More than half a million Scottish adults borrowed money to buy food in July, while nearly a quarter of a million used a credit card or loan to pay gas or electricity bills.
The study, by the Debt Advisory Centre Scotland, found young people – aged 18 to 24 – were most likely to have had to borrow money to be able to eat, while one in ten of the overall population said they had had to do so.
The price of food has rocketed in recent years due to soaring commodity costs and a growing global population, which has led to increased demand.
That, coupled with rises in the cost of utility bills and petrol and the fact that wages are failing to keep up with inflation, has squeezed the finances of a large number of households.
“The cost of food, gas and electricity has soared over the past few years,” said Ian Williams of Debt Advisory Centre Scotland.
“Many people use credit cards to buy food every day – sometimes to benefit from loyalty schemes and sometimes just to make ends meet. But unless you pay off your credit card balance in full every month, you are likely to be paying high charges on every pound you borrow. This could easily wipe out any savings you make by shopping carefully.
“The fact that so many people are having to borrow to meet their utility bills during the summer – when heating bills are usually lower – could signal real trouble approaching this winter.”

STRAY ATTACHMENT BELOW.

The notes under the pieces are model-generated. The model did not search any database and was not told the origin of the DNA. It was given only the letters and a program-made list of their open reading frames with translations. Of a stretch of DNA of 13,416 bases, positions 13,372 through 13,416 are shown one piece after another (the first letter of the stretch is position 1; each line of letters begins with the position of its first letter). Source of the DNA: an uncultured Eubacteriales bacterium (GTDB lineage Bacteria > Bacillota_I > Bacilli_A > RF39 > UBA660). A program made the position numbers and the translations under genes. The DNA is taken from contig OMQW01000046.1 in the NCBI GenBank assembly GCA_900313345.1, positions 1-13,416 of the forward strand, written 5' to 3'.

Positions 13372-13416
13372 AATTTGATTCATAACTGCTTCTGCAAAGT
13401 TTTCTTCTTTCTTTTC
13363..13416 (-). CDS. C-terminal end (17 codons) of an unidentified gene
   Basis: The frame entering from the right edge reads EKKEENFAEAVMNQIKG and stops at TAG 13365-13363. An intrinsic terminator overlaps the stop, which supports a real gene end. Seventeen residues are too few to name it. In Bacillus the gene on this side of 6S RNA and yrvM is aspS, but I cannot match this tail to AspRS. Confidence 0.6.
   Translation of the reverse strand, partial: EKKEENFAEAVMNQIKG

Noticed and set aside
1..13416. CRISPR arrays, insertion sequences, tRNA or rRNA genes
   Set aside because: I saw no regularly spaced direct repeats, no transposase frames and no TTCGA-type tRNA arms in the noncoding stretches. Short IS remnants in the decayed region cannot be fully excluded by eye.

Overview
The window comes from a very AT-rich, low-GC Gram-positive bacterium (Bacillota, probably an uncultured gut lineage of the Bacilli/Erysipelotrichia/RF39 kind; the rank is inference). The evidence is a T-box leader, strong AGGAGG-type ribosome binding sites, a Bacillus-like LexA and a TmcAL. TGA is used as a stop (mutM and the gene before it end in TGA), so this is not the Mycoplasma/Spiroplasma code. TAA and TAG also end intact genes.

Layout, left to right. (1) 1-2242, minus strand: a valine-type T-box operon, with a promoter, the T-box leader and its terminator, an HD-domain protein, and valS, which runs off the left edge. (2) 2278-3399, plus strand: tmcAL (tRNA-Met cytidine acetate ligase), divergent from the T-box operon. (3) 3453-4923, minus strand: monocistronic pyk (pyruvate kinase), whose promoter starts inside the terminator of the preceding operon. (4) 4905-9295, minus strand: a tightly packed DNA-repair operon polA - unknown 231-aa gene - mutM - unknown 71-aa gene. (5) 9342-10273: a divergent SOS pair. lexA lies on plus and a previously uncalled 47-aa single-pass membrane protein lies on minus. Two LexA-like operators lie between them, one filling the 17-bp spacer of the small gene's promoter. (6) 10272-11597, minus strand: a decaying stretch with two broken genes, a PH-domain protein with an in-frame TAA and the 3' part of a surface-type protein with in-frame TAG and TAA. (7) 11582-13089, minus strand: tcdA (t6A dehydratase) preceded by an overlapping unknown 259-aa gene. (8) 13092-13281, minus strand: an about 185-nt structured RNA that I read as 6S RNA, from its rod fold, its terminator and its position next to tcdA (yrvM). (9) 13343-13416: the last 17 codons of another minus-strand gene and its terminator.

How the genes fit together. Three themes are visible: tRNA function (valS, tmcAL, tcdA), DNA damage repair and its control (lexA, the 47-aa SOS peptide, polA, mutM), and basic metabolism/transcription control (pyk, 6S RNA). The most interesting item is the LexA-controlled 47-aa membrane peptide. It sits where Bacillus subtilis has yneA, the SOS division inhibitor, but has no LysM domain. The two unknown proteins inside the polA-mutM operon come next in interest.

He added: “Most of us need to borrow a little money from time to time, but borrowing to pay for essentials such as food and utilities could be a sign that you are struggling financially.”
Those aged 35 to 44 were most likely to have borrowed to pay utility bills, followed by people in the 55 to 65 age group, Debt Advisory Centre Scotland said.
Margaret Lynch, chief executive of Citizens Advice (CAB) Scotland, said rising costs had put pressure on cash strapped families.
“These figures are very worrying, and show once again the harsh reality of how people are living in Scotland today,” she said.
“Hundreds of thousands of families are in this position where they don’t have enough money to put food on the table for themselves and their families. So many are turning to debt – which they know they won’t be able to repay. Others are having to go to foodbanks.
“If so many people are unable to provide something as basic as food, it’s clear that the system is failing.”
Ms Lynch warned that many people were turning to short- term lenders such as payday loan companies, to plug the gap.
“CAB advisers see people every day now who are in this situation,” she added. “One of our concerns is that by borrowing like this, they are storing up debts that they are unlikely to be able to repay, and so making their situation worse – particularly if they are using high-interest lenders like payday loans.”
Payday lenders, which offer “instant” loans, usually with high interest rates, have increasingly come under fire in recent months for targeting vulnerable groups.